Tradeshow Resource Guide— Doing it Right to Save Time & Money
by Mechele Shoneman, Repaz Marketing
Why participate in tradeshows?
Much like seminars, presentations and lectures, tradeshows provide a valuable opportunity to connect with target audiences in a one-to-one fashion while boosting credibility and generating leads. While much competition exists on the tradeshow floor, with adequate promotional activity you can attract enough visitors to your booth to stimulate sales and offset the cost of the tradeshow experience.
Tradeshows also provide a chance to display and demonstrate products/services in hands-on ways not possible in other marketing settings, making tradeshows tough to beat in their ability to transfer knowledge, features and benefits in an aggressive and educational format.
An effective tradeshow presence requires:
- Targeted audience
- Promotional strategy
- Engaging booth design (based on venue size, audience, etc.)
- Qualified booth personnel
- Adequate capture of qualified leads and post-show follow-up
- Potential customers/clients gathered in one location
- Face-to-face opportunity to generate leads
- Supports hands-on interaction/education
- Boosts awareness/credibility
- Extensive planning cycle/preparation
- Expensive to implement
- Competitive environment
- Lead management based on high volume
- Unpredictable attendance
- Logistics, staffing and resource management (check with tradeshow promoter)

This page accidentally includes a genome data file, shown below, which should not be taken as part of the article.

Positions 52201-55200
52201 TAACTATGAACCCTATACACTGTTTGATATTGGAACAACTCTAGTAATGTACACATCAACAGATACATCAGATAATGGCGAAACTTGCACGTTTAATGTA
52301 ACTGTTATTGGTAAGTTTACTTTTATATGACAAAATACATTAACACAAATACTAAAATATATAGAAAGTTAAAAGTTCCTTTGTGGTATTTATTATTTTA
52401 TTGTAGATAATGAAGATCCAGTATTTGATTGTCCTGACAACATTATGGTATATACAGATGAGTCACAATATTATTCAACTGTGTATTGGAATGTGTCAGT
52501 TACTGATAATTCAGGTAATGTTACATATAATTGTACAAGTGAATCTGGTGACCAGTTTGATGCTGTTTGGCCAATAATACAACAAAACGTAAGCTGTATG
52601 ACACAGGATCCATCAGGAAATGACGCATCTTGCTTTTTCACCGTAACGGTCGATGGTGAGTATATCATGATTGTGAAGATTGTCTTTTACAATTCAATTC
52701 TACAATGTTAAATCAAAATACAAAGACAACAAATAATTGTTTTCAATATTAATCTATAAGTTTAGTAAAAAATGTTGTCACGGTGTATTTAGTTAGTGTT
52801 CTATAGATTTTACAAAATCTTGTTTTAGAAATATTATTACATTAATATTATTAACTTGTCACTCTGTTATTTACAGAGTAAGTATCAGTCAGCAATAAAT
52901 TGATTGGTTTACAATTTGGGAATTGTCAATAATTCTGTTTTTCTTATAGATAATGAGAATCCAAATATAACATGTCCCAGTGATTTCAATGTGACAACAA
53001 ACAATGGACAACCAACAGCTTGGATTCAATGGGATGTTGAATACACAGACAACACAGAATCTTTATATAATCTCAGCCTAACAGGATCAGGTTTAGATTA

When to use:
- Promoting product/service launch
- Initiate/maintain presence and boost credibility
- Meet key customers
- Market development/education
- Lead generation
It is crucial to note that a tradeshow presence must be appropriately scaled to match the size of a given show and the anticipated audience in attendance.
For detailed information regarding upcoming exhibit opportunities, as well as tips and other pertinent industry information, suggested sites to visit include: www.tsea.org (Tradeshow Exhibitors Association) and www.ceir.org (Center for Exhibition Industry Research).
Strategy: A few things to consider…
1. Research Show Audience
- Study and report on participating shows and audiences
- Look for new opportunities
- Determine budget requirements
- Prepare a planning guide
2. Identify Show Goals
- Strengthen presence in the industry
- Cultivate relationships with existing customers/partners
- Prospect for new customers/partners to feed the sales pipeline
- Analyze industry trends for new opportunities
- Evaluate competitors new and old
3. Determine Business Strategy
- What will be the main business objective?
- What message should be communicated to the audience, press and analysts?
- Which products and solutions do you want to emphasize?
- Which demonstration medium would work best (live, CD-ROM, rack, graphics, etc.)?
4. Determine Level of Participation
- Determine booth space requirements
- Select booth space and promotional opportunities
- Secure hotel room block
- Select venues
5. Develop Booth Concept
- Identify branding requirements
- Determine hierarchy of message
- Identify booth requirements
6. Establish a Critical Timeline
Prior to any event, establish a critical timeline including, but not limited to, the following: